Let's get this out of the way right now. PhD programs are nothing like college. PhD != college.
Why is it so different? The faculty and administrators of PhD programs have one goal: to place you as a tenure-track assistant professor at a peer institution. They do realize (especially in STEM) that some of their graduates will go into industry, but PhD programs grow their reputations with successful placements of their graduates. If you don't want to be a professor, that doesn't mean you shouldn't do a PhD. If your target job requires a PhD or you can't imagine doing anything else, then by all means do it, but do NOT do a PhD because you don't know what to do with your life. That's what law school is for.
Obviously, Papist, you want to do a PhD because you're interested (and educated) in a particular subject, about which you gained some insight with your junior and senior year electives. Remember the professors who taught those courses? Ask them for advice. They'll be able to point you in the right direction with respect to potential programs and advisors. Assuming you did well in their classes, you've started a dialogue that will facilitate better letters of recommendation for you.
Aside from the usual considerations of program reputation, graduate placement, and "Am I going to like living here for 5 years?" is the safety net problem. In most fields, you work under a professor, but what happens if you go to a department that only has one professor in that specialty and they leave? Try not to put yourself in that position.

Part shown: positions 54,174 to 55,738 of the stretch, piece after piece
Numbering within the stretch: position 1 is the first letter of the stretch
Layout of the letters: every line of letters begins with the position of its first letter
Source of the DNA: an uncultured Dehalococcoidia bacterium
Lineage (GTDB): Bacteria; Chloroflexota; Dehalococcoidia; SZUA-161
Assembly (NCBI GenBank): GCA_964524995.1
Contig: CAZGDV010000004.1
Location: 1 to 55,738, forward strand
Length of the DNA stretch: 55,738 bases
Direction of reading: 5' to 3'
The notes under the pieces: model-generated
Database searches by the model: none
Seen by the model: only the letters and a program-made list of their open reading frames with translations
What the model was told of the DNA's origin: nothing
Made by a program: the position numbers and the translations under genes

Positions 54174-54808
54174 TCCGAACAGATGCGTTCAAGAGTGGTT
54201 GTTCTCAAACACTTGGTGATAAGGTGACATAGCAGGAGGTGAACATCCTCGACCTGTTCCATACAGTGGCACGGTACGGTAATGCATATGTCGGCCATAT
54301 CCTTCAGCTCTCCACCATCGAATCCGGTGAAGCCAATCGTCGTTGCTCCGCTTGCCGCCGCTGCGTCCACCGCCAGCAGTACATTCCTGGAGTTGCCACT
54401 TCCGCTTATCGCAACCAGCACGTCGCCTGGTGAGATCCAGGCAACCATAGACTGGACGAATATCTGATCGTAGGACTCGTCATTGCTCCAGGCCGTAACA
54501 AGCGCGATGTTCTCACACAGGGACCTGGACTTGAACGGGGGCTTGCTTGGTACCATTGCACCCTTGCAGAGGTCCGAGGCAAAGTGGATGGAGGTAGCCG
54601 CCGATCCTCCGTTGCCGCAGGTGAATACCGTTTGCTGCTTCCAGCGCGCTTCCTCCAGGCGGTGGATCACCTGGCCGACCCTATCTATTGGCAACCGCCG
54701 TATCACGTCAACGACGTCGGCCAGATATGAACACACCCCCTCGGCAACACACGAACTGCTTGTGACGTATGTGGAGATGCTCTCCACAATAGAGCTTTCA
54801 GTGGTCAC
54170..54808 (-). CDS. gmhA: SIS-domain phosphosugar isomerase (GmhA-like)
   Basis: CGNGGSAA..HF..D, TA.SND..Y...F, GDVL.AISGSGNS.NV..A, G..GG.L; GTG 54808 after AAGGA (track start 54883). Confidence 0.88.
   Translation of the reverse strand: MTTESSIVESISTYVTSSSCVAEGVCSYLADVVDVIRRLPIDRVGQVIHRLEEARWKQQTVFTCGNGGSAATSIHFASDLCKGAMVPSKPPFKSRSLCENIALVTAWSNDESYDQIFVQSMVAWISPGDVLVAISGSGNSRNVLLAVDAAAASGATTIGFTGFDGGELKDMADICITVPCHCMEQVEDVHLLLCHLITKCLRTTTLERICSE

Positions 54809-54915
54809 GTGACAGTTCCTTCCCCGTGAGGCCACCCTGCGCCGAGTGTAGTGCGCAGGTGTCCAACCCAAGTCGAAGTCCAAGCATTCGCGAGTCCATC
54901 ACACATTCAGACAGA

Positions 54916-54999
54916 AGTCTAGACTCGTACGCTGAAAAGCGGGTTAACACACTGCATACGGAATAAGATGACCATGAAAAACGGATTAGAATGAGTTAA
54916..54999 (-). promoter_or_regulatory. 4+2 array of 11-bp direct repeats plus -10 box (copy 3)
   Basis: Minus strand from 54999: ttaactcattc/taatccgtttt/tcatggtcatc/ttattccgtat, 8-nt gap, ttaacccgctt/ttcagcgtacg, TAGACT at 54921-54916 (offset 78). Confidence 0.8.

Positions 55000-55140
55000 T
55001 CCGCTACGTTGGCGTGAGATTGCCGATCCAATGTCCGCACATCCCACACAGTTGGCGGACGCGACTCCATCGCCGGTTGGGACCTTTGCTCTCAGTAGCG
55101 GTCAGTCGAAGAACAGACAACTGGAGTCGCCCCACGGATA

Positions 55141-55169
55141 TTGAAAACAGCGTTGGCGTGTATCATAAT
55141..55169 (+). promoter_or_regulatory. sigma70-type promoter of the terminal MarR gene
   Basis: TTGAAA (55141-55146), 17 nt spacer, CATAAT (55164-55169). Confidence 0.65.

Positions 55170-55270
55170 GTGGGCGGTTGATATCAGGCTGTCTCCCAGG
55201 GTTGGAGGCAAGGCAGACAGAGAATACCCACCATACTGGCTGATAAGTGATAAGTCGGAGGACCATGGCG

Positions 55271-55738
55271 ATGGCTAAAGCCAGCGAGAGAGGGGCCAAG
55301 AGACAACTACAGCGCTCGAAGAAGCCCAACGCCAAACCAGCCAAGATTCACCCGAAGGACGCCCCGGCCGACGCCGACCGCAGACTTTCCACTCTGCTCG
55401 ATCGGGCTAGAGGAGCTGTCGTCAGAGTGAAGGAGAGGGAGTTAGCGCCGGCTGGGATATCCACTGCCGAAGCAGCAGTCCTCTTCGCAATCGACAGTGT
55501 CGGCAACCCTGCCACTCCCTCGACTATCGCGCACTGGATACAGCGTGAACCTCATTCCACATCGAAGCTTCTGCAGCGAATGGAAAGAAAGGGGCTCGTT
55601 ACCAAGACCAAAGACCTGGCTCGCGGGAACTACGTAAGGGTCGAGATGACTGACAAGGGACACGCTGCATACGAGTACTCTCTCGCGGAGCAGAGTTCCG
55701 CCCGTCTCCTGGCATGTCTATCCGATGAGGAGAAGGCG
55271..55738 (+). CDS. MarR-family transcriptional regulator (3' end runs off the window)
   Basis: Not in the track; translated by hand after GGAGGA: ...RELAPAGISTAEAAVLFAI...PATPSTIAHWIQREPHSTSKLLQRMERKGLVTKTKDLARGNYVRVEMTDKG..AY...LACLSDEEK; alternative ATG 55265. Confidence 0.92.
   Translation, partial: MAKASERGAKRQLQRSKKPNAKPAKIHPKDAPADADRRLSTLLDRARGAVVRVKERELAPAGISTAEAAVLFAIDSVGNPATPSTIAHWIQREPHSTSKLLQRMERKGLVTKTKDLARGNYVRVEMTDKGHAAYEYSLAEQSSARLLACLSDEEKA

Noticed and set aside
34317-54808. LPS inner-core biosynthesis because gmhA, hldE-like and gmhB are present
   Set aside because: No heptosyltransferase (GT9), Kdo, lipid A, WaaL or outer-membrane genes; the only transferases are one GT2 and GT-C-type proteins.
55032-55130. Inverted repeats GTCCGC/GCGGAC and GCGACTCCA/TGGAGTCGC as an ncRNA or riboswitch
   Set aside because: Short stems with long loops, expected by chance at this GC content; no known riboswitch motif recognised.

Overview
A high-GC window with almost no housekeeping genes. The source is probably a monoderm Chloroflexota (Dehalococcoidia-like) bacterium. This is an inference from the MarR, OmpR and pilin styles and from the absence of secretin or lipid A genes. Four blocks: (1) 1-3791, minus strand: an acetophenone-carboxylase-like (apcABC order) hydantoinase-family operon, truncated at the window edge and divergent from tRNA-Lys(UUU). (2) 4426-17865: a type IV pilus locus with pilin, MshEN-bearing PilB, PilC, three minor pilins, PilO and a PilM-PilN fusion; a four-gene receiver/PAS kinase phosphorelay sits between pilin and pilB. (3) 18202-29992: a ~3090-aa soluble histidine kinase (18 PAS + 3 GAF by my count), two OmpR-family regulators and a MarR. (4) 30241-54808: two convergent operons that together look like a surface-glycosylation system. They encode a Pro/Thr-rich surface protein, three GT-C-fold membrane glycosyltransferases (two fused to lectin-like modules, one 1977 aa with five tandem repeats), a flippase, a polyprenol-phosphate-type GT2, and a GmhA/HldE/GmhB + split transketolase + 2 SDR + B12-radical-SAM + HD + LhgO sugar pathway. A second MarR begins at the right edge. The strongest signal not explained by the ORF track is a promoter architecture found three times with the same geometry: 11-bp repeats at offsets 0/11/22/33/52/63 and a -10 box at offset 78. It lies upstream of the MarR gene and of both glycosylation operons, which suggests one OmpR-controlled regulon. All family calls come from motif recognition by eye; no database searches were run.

That said, apply to every program you might attend if admitted. $1000 for a bunch of applications now is a drop in the bucket compared to the rest of your life.
And how are you going to finance all of this? The short answer is you don't. Your advisor/department pays for it. It's generally a bad idea to accept an offer from a program that won't fund you.
Let's say you get into Stanford, Harvard, MIT, etc. Which school do you choose? I can't answer that but you know who can? Students are those schools. You know how you find out? Go visit them. Programs generally have visitation weekends set up for admitted students. Absolutely take advantage of those opportunities. Talk with students. Talk with faculty and administration. Check out the city. You might be living there for 5+ years and working with those people for 5+ years, so choose wisely. Remember, grad students can be surprisingly candid and will probably give you the most honest critique of their programs. Also, no program can force you to make a decision before April 15th. Oh they'll try, but you have rights.I want to make this especially clear, Papist, the job market in many fields is terrible.
(Just don't be that idiot who amassed 300k in debt for a bachelor's degree
) In philosophy, which is an extreme case, it's not unusual for any given job opening to receive three hundred applications (and that's in a good economy). Most other fields aren't quite that bad, but if you want a job, you need to be prepared to take any job you can get, even if it's the last thing you'd ever want.
Ask me about handling recommendation letters if you need it. I know alot about this stuff because I have quite a number of familiy members and friends who all pursued master or doctorate degrees.